Image description: A low, tree-covered island is silhouetted against a bright sky and calm water.
As the extreme pressure from employers to return to the office (for white-collar work) begins, remember:
1. Offices are designed to exclude minorities, particularly those who are neurodivergent and/or mobility limited.
2. When remote work primarily benefited those populations, companies weren’t willing to accommodate it. It was only when thin, white, neurotypical, able-bodied people needed remote work during the pandemic that it became “okay” and supported on a grand scale.
3. The push to return to physical offices is an effort to reclaim social and psychological power by people — primarily, but not limited to, older white men — who are used to seeing butts in seats and enjoy holding that power over employees.
4. The fact that this once again pushes out the neurodivergent and mobility limited is a feature, not a bug.
And yes, I do indeed have a dog in this fight. My neurodivergence made office jobs slow, grinding torture for me. The one where I was seated in a lobby to do creative and writing work for a while was particularly bad.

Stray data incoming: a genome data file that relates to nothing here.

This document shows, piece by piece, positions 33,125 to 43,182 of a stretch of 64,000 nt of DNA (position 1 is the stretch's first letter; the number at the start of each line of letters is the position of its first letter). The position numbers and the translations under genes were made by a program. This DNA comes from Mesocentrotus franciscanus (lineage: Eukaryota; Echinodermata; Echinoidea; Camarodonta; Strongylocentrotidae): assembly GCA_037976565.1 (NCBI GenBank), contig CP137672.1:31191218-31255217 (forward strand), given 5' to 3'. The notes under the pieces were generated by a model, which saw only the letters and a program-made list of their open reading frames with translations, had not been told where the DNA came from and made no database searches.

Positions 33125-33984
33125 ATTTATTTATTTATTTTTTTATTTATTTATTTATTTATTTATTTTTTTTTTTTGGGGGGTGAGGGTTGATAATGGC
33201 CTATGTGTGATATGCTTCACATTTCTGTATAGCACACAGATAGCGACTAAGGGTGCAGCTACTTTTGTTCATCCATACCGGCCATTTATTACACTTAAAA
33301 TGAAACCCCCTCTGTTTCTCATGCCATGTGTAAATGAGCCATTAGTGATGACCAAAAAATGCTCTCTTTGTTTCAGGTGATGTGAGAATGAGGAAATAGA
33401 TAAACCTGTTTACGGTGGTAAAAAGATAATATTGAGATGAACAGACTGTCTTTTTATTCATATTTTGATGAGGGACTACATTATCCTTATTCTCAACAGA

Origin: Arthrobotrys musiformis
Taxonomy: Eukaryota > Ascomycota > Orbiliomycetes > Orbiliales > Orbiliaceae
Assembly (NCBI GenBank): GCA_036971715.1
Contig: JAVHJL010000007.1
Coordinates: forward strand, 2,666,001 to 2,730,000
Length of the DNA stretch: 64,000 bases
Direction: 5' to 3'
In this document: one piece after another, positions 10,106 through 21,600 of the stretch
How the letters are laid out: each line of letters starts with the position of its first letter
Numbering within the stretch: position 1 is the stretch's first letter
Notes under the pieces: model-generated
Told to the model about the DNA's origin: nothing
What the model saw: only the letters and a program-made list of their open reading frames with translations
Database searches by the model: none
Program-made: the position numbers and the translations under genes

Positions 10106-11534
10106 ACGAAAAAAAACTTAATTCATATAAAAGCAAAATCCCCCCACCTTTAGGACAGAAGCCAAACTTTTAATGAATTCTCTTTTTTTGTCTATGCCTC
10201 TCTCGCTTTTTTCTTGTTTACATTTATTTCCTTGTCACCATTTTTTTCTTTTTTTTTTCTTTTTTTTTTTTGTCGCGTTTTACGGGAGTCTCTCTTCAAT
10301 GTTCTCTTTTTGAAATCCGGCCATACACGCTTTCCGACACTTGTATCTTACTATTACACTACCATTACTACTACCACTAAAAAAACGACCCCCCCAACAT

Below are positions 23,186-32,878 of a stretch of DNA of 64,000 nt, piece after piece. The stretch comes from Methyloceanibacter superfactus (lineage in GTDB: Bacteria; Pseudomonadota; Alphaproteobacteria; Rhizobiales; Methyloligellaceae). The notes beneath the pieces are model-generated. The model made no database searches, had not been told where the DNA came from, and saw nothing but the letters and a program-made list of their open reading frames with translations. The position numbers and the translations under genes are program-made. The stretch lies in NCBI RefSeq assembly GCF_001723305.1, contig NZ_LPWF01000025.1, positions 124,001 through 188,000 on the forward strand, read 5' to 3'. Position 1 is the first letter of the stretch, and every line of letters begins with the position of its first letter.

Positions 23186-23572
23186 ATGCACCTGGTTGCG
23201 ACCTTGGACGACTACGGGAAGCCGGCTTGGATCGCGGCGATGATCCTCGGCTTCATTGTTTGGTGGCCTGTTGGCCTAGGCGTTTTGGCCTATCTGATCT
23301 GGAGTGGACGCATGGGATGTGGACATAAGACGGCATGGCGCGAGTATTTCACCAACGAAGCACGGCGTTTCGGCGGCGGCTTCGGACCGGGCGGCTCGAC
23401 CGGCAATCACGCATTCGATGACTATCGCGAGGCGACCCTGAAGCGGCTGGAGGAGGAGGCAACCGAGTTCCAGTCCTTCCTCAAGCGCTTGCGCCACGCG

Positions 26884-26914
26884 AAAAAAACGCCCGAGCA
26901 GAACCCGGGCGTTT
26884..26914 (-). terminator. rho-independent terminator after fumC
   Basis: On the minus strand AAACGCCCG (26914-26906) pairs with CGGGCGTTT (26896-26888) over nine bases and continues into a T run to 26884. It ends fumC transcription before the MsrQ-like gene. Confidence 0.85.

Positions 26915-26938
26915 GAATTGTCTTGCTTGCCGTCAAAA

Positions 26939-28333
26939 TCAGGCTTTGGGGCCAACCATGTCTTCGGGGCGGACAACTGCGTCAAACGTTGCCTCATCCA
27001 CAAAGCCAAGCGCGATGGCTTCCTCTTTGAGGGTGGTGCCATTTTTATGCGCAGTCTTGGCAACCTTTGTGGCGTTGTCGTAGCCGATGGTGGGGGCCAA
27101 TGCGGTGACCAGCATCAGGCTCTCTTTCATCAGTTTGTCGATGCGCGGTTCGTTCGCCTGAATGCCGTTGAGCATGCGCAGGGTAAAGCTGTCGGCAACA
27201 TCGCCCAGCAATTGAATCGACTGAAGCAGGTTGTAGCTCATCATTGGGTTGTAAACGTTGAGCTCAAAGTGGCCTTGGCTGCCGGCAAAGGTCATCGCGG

Could I have performed every one of my full-time corporate jobs, save the one that needed occasional classified computer access, from home with no loss of work quality or performance? Absolutely.
I worked for many years to gradually transition to fully-remote corporate work, only to find that even when it was technically allowed, managers were so uncomfortable with it that it hurt my career, even when my actual performance was outstanding.
My last full-time manager, who’d hired me with the explicit understanding that I’d be working remotely (the company only had a few U.S. employees and didn’t even have a real Seattle office where employees could work), was so uncomfortable with it that he’d call me five or ten times per day with questions that could easily have been messages or emails.
This is one of the primary reasons I now run my own business. The corporate world lost me when it refused to bend before I broke.